Let’s Outsmart Mould and Mildew!

Jan 27, 2020

Some fungi are our friends, or our food.
As professional cleaners, one of our tasks is to deal with mould and mildew. Although small patches of mould can be dealt with as part of regular weekly or fortnightly cleaning, removing major mould attacks is time-consuming and definitely comes under the umbrella of deep cleaning.

Why are mould and mildew so bad? Mildew is just another word for mould, and mould is a type of fungus. When we talk about mould and mildew we’re usually talking about the kinds of fungi that cause food spoilage or grow in places where we don’t want them, on our bathroom tiles for example. Breathing in fungal spores can cause health problems for vulnerable people, such as infants, the elderly, allergy sufferers and those with weakened immune systems. Even if mould in your house doesn’t necessarily make you ill, if left unchecked it will damage the property. It has an unpleasant “mildewy” smell and the sight of it is depressing.

The black spots or discolouration we see are only on the surface: the feeding part fungi are their mycelia, the microscopic root-like network that grows into the substrate. Just as fungi will eat away at a piece of fruit, they will consume parts of your home, destroying the structural integrity of things like tile grout or soft wood.

Like most microorganisms, fungi thrive in damp conditions. The most problematic room in the house tends to be the bathroom, for obvious reasons. Baths don’t produce very much steam but showers produce a lot, and this steam condenses on bathroom surfaces if it can’t escape. Therefore bathrooms need good extractor fans, and they also need to be sufficiently heated, because if they’re cold condensation will form before the steam can be extracted. Good heating and ventilation will help to evaporate the water that sits in the shower after use. Showers that stay wet for hours on end are bound to have a mould problem, even when cleaned every week.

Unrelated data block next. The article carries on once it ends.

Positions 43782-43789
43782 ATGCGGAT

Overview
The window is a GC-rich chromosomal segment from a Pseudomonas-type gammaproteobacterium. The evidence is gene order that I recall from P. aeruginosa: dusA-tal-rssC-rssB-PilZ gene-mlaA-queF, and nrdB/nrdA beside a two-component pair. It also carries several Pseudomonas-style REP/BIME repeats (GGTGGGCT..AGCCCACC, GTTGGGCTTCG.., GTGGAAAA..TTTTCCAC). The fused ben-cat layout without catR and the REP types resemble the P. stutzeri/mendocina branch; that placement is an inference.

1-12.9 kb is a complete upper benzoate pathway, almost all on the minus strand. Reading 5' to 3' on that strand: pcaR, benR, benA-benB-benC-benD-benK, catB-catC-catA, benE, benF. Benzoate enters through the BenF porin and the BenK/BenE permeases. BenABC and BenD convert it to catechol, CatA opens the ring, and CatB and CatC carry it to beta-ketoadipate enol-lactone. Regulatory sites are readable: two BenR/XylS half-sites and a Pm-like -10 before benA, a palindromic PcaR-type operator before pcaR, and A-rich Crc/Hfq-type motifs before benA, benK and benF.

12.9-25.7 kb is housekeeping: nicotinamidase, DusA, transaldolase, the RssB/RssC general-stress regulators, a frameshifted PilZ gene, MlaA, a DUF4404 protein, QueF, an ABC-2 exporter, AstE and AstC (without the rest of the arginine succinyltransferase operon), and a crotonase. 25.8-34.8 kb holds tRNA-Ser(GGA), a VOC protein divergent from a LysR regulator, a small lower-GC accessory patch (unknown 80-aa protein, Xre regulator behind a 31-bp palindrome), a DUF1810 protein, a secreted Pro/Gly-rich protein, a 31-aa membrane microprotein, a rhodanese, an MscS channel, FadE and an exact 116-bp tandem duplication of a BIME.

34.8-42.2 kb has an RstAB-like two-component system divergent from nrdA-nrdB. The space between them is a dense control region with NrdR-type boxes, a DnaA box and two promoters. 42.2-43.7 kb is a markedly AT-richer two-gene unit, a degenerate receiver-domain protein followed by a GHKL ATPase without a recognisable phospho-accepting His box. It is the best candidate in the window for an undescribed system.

The sealant around the shower tray, the strip along the bottom of the shower door and the joins between the shower wall and the shower door are where mould first strikes. Mould on the silicon sealant should be removed immediately, because once it grows under the sealant the only real option is to remove the sealant, treat the area with a fungicidal agent, and reapply the sealant.  Likewise, if mould grows into the tile grout, you’ll have to re-grout the tiles in order to get rid of it.

I advise being proactive! For fungus, prevention is better than cure. Avoid placing shampoo bottles etc. close to the silicon sealant, as they will trap moisture. You could dry the shower with a squeegee after every use, though not everyone has time for this. Certainly it’s worth the effort to dry any area where water pools, whether this be behind the bath taps or in alcoves built into the shower. Keep a bottle of an anti-mould product (e.g. Astonish Mould and Mildew Blaster, £2.99 on Amazon or £1 from Poundland) in the bathroom to be used at the first hint of a black spot or any pink or orange discolouration. You could even get trigger-happy with the stuff and spray it onto the silicon once a week. Though this may not sound environmentally friendly, in my opinion having to replace bathroom fittings would be even more harmful to the environment.

Mould and mildew removers invariably contain bleach (sodium hypochlorite). If you don’t want to buy a special product, you can just treat mould with bleach applied to a sponge. However, bleach-containing products will damage some surfaces. For example, they’ll leave white marks on painted walls, especially if the paint isn’t washable. Bleach cannot be used on soft furnishings or wallpaper.

Therefore, when mould forms in rooms other than the bathroom, it may be time to invest in a dehumidifier, or at least analyse the factors creating excess moisture in your home.

Here are some common culprits:

  • Laundry drying inside on racks or radiators
  • Uncovered pots boiling on a hob
  • Not having an extractor fan over the hob
  • Using gas fires for heating
  • Inadequate ventilation

Some simple steps can keep your house dry enough to keep the fungi at bay. Turn the heating on in the bathroom before you shower, and leave the fan running for at least 10 minutes after you’ve finished showering. Vacuum the outlets of the extractor fans to keep them clean and working well. Open the windows on a regular basis: although this will let heat escape, it will also let moisture escape, and dry air requires less energy to heat.

Mould spores are everywhere, yet they will only germinate in damp conditions. Remember this and you’ll have a head start in keeping your home free of fungus.